For more than a decade, two U.S. Department of Energy (DOE) national laboratories have joined forces to give graduate students valuable firsthand experience with powerful scientific instruments. The National School on Neutron and X-ray Scattering (NXS) invites 60 graduate students a year for lectures and guided experiments at Argonne National Laboratory and Oak Ridge National Laboratory. During these experiments, students gain practical experience scattering neutrons and X-rays off objects in order to learn more about the atomic structures, chemical makeup and other properties of those objects.
For the past two years, the students of the NXS were scattered across the country themselves. As a result of the COVID-19 pandemic, the school was held virtually in 2020 and 2021, with students logging in from all over North America. Organizers endeavored to give virtual attendees the same level of training and experience students have received from the program for more than two decades.
“The goal for both the labs is to get the best-trained users of the facilities,” said Stephan Rosenkranz, a senior physicist and group leader in Argonne’s Materials Science Division and co-director of NXS. “We can have the best facilities globally, but what use is it if we don’t have trained users?”
“I have read the textbook and done the math and have seen how calculations get done, but being able to see the structure on the screen after I shot some X-rays was an incredible experience, as it validated the education for me.” — Denzel Ayala, doctoral student, State University of New York at Buffalo.
Those facilities include three DOE Office of Science user facilities: the Advanced Photon Source (APS) at Argonne, one of the most powerful X-ray light sources in the world, and the Spallation Neutron Source (SNS) and the High Flux Isotope Reactor (HFIR) at Oak Ridge, both of which are intense sources of neutrons. Both X-rays and neutrons can be used to learn more about the properties of materials — scientists send X-rays or neutrons in narrow beams into materials, and those beams scatter off of the atoms of the samples, carrying valuable information about them into nearby detectors. That information can be used to create more efficient electronic devices and learn more about viruses, for example.
In order to gain hands-on experience using these techniques, students need access to the machines that enable them. Since there are only a few of those machines in North America, the NXS gives students a chance to conduct experiments at the APS, SNS and HFIR, honing their skills as they prepare for their scientific careers. The NXS is highly competitive with more than three times as many applicants than can be admitted due to capacity limits. A committee therefore selects 60 individuals to train at the facilities, based on qualification and merit described in the application instructions. Though solely merit-based, the yearly cohort of NXS participants is very diverse and covers a wide range of scientific areas.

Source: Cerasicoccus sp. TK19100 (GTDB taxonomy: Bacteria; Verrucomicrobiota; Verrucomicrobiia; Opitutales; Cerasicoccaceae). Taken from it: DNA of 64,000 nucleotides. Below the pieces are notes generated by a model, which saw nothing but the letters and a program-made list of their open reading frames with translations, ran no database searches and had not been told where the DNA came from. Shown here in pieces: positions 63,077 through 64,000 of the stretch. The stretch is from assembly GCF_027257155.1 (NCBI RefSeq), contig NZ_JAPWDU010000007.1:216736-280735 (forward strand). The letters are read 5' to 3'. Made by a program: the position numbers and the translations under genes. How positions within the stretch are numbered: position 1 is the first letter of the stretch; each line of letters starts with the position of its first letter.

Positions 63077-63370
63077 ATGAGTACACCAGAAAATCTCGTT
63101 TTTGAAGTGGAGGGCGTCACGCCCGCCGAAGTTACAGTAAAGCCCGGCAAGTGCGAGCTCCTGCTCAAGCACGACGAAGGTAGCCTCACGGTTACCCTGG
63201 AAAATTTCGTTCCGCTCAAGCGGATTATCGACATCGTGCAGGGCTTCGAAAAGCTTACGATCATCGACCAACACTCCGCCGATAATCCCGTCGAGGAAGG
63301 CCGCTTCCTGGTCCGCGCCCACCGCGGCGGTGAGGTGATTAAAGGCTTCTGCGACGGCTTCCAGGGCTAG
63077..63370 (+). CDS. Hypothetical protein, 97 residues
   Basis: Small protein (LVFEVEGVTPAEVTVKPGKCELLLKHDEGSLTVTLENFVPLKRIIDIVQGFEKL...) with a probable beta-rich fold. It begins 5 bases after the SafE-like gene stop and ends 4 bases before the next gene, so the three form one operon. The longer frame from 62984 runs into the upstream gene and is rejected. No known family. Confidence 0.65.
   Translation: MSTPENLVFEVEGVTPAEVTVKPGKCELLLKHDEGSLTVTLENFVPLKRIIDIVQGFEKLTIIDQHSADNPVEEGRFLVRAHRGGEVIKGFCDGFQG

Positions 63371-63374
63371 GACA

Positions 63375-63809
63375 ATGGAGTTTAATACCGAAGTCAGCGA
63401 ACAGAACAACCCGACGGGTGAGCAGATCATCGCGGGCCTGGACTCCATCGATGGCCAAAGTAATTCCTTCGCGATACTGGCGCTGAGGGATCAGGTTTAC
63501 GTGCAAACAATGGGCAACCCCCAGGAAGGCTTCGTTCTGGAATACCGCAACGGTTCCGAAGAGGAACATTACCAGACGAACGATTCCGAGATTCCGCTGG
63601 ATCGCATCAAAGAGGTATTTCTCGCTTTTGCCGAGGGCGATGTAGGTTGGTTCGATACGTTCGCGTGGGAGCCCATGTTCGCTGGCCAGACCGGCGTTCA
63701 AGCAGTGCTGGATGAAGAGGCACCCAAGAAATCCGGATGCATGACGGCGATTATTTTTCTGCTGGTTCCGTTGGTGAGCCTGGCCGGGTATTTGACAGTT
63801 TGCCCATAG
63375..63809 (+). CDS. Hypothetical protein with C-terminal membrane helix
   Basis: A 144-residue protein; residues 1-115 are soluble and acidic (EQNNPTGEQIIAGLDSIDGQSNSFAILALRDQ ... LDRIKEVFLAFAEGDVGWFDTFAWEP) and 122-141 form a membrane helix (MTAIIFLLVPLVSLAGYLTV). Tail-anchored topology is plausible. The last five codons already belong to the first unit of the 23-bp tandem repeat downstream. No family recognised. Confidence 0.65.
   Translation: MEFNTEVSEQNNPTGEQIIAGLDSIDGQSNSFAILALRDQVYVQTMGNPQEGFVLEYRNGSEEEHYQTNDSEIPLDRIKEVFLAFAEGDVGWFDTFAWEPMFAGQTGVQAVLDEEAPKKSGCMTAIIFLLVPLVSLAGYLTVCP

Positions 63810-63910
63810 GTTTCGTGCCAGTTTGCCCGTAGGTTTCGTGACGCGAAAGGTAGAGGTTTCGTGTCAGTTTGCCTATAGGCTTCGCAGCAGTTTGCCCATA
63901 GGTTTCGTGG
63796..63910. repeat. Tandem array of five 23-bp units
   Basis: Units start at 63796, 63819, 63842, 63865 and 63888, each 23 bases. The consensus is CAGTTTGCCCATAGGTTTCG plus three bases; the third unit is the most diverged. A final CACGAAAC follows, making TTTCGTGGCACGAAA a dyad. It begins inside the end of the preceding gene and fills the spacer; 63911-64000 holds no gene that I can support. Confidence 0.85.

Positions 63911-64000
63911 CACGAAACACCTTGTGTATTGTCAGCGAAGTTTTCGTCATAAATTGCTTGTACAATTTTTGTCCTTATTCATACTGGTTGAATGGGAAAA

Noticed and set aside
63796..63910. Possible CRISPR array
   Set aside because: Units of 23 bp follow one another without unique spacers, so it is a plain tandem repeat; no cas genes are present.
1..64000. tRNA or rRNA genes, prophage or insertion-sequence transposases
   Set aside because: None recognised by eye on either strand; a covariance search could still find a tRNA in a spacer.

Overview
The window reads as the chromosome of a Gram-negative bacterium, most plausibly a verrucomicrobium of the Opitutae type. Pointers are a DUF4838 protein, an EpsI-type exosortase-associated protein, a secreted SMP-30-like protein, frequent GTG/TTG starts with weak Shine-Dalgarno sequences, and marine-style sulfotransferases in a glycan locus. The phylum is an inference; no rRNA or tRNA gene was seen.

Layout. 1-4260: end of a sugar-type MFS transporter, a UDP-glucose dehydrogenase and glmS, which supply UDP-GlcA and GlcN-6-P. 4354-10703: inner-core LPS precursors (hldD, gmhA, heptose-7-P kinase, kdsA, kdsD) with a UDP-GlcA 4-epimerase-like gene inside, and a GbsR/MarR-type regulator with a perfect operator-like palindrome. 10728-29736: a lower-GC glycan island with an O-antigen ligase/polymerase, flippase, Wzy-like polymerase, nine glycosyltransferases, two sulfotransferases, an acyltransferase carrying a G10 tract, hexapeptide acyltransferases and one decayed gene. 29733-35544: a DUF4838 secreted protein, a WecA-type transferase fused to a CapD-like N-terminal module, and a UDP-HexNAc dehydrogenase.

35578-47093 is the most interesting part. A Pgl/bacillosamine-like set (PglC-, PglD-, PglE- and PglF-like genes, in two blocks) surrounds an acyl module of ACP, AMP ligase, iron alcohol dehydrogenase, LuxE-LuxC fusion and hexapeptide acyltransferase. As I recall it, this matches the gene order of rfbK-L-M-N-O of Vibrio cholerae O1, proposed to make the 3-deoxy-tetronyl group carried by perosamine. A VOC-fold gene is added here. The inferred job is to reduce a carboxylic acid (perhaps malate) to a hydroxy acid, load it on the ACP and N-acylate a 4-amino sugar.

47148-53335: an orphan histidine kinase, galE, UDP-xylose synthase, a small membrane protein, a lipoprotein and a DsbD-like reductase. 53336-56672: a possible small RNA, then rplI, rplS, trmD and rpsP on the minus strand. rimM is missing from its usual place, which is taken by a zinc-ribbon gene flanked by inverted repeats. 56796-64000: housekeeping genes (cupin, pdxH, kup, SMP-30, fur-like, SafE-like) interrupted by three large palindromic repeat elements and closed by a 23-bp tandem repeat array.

The pre-pandemic period for this program was two weeks, and the students spent one at each lab. However, in 2020 the sessions went virtual due to the pandemic, and in 2021, organizers added a third week to the program.
Guided by the lessons they learned during their first virtual session in 2020, Argonne and Oak Ridge worked on improving this experience for 2021’s class. In order to provide experience in using the tools available at the facilities, students could analyze data and control the experiments both at Argonne and Oak Ridge while working on their computers in the comfort of their homes. For some of the experiments, Argonne also utilized virtual reality headsets — wearable tablets for remote collaboration — to provide the students a view of the APS and X-ray beamlines and controls through the experimenter’s eyes.
For the lectures, the students were instructed to study the prerecorded talks from last year ahead of time to allow live sessions where speakers could revisit the most important points, and students had ample time to ask questions. This flipped classroom concept, though demanding on students’ time, allowed for lively interactive lectures.
“I have read the textbook and done the math and have seen how calculations get done, but being able to see the structure on the screen after I shot some X-rays was an incredible experience, as it validated the education for me,” said Denzel Ayala, a doctoral student in materials science at the State University of New York at Buffalo who dreams of becoming a DOE-funded scientist in the future.
The team behind the NXS includes six co-directors at the two laboratories, working with Meredith Bruozas, manager of educational programs and outreach at Argonne. The co-directors work throughout the year to decide their resources, finalize the guest lectures and select the students. The NXS directors collaborate with an external advisory committee that includes professors, scientists and former NXS co-directors, who are all expert users of these facilities, to ensure the lectures and speakers cover the basics as well as emerging new topics in neutron and X-ray scattering.